Up until fairly recently, seahorses have been considered to be difficult to keep alive in an aquarium for any length of time. The first attempts were made using wild-caught seahorses. These specimens usually perished in a few months either from starvation or infections.
But once the seahorse-keeping pioneers determined how to breed them in captivity (aquaculturing) keeping seahorses in an aquarium long term became doable. Unlike wild-caught seahorses, captive-bred seahorses will readily take hand-fed food.
Seahorses have an exoskeleton (like a crustacean) covered with a type of skin rather than scales. This makes the seahorse more susceptible to external injuries and infections such as bacterial dermatitis than other fish. A seahorse's gills are not as well developed as most bony fish.
There are over 40 recognized Hippocampus genus member seahorses that inhabit tropical, sub-tropical and temperate waters around the world, but only a handful of species are typically encountered in the aquarium trade.
The common seahorse (Hippocampus kuda) and the lined seahorse (Hippocampus erectus) are the most common species of seahorses that are seen in aquariums. The dwarf seahorse (Hippocampus zostera) which, in the wild, is found in the western Atlantic Ocean, including the Caribbean Sea, along the continental shelf of the southeastern United States and the entire Gulf of Mexico.
As the name implies, this is a tiny creature that grows to be less than two inches in size, which makes it ideal for mini or nano-reef tanks.
A seahorse tank should be at least 18 inches tall. Seahorses prefer to move up and down in an aquarium more than side to side. If you are going to keep more than one small seahorse or one of the larger seahorse species, you will want a larger tank.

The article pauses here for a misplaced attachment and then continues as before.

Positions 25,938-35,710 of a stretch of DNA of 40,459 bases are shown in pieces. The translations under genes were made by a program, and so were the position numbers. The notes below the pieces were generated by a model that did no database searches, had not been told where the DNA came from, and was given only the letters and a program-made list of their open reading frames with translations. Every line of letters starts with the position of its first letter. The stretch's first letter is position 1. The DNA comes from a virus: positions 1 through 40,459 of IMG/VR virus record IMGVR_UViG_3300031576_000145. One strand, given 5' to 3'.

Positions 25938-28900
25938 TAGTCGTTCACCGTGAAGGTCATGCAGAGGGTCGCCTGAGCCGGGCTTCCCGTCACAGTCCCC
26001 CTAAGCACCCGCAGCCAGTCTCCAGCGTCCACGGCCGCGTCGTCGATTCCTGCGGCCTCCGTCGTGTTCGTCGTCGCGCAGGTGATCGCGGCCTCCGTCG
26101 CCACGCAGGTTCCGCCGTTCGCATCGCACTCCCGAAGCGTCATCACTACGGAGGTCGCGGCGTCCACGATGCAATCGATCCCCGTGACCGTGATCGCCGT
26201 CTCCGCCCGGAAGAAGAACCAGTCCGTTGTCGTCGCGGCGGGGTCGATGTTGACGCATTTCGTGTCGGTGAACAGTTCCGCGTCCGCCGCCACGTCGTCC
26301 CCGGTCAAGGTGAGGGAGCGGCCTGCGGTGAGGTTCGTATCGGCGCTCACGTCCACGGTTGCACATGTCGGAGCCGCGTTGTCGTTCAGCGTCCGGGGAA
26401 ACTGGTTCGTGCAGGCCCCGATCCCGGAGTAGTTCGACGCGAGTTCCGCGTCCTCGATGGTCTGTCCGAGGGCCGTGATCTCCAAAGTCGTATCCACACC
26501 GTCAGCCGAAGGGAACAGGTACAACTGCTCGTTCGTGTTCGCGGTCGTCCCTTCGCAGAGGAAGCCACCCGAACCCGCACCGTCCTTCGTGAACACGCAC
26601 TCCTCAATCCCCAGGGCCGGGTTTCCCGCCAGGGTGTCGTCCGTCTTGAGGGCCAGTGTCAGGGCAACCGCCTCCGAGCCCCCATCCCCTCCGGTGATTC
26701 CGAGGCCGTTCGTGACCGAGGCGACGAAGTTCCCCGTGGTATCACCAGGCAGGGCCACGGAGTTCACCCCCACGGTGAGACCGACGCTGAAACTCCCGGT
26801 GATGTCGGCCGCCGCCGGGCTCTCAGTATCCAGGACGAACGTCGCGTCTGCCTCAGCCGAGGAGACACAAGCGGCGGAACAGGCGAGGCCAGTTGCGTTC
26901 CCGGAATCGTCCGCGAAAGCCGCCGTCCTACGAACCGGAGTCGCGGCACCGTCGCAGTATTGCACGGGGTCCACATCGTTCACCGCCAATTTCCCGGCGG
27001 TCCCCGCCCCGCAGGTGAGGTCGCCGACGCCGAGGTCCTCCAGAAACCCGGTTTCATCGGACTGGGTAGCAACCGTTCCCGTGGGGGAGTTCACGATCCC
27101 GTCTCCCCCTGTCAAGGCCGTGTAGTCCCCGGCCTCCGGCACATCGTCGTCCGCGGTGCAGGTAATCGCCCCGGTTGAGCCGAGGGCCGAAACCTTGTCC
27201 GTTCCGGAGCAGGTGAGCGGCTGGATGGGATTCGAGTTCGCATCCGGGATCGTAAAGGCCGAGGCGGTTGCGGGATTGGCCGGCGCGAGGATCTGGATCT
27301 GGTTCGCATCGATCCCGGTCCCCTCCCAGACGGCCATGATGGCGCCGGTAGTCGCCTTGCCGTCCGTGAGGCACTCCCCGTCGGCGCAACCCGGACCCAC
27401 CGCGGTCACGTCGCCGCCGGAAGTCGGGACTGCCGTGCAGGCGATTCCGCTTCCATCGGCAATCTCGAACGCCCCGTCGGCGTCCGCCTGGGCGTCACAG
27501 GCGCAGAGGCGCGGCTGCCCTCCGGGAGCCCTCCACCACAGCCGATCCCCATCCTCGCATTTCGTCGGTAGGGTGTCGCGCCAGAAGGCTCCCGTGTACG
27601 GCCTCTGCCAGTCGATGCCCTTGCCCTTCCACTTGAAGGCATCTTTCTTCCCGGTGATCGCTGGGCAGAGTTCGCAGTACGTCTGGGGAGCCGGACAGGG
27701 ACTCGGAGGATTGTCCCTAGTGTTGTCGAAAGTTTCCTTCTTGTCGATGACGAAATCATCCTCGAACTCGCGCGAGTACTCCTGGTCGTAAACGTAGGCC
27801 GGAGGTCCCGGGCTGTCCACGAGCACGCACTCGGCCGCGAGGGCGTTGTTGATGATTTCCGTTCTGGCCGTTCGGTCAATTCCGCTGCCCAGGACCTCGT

Because they are not strong swimmers (and because their gills are not very efficient), seahorses do not like strong water movement. Seahorses have a short and very primitive digestion tract, which can result in undigested food at the bottom of the tank and require very regular cleanings to prevent water quality issues.
Seahorses need at least one hold fast or hitching post in the tank, so they don't have to be constantly swimming. If they aren't looking for food, seahorses will spend most of their time with their tails wrapped around almost anything that will hold them in place. Gorgonians work great for hitching posts, as do faux corals or even plastic aquarium plants.
Seahorses should be fed at least twice per day. The best food for captive-bred seahorses is frozen Mysis shrimp. If you obtain an aquacultured seahorse, it is probably already eating Mysis, so getting it to eat in your tank should not be a problem.
While you can just squirt some thawed Mysis into the tank and let the seahorses chase it around until they catch some, target feeding your ponies in a low water flow area of the tank will make it easier for them to get enough food without having to work too hard.
Seahorse Compatible Tankmates
Seahorses are not aggressive feeders so any fish or invertebrates you include in the tank should be slow, cautious eaters.
LePage V. et al. Diseases of captive yellow seahorse Hippocampus kuda Bleeker, pot-bellied seahorse Hippocampus abdominalis Lesson and weedy seadragon Phyllopteryx taeniolatus (Lacépède). J Fish Dis., vol. 38, no. 5, pp. 439-50, 2015. doi:10.1111/jfd.12254
Behind the Scenes with Seahorses. Birch Aquarium, University of California at San Diego.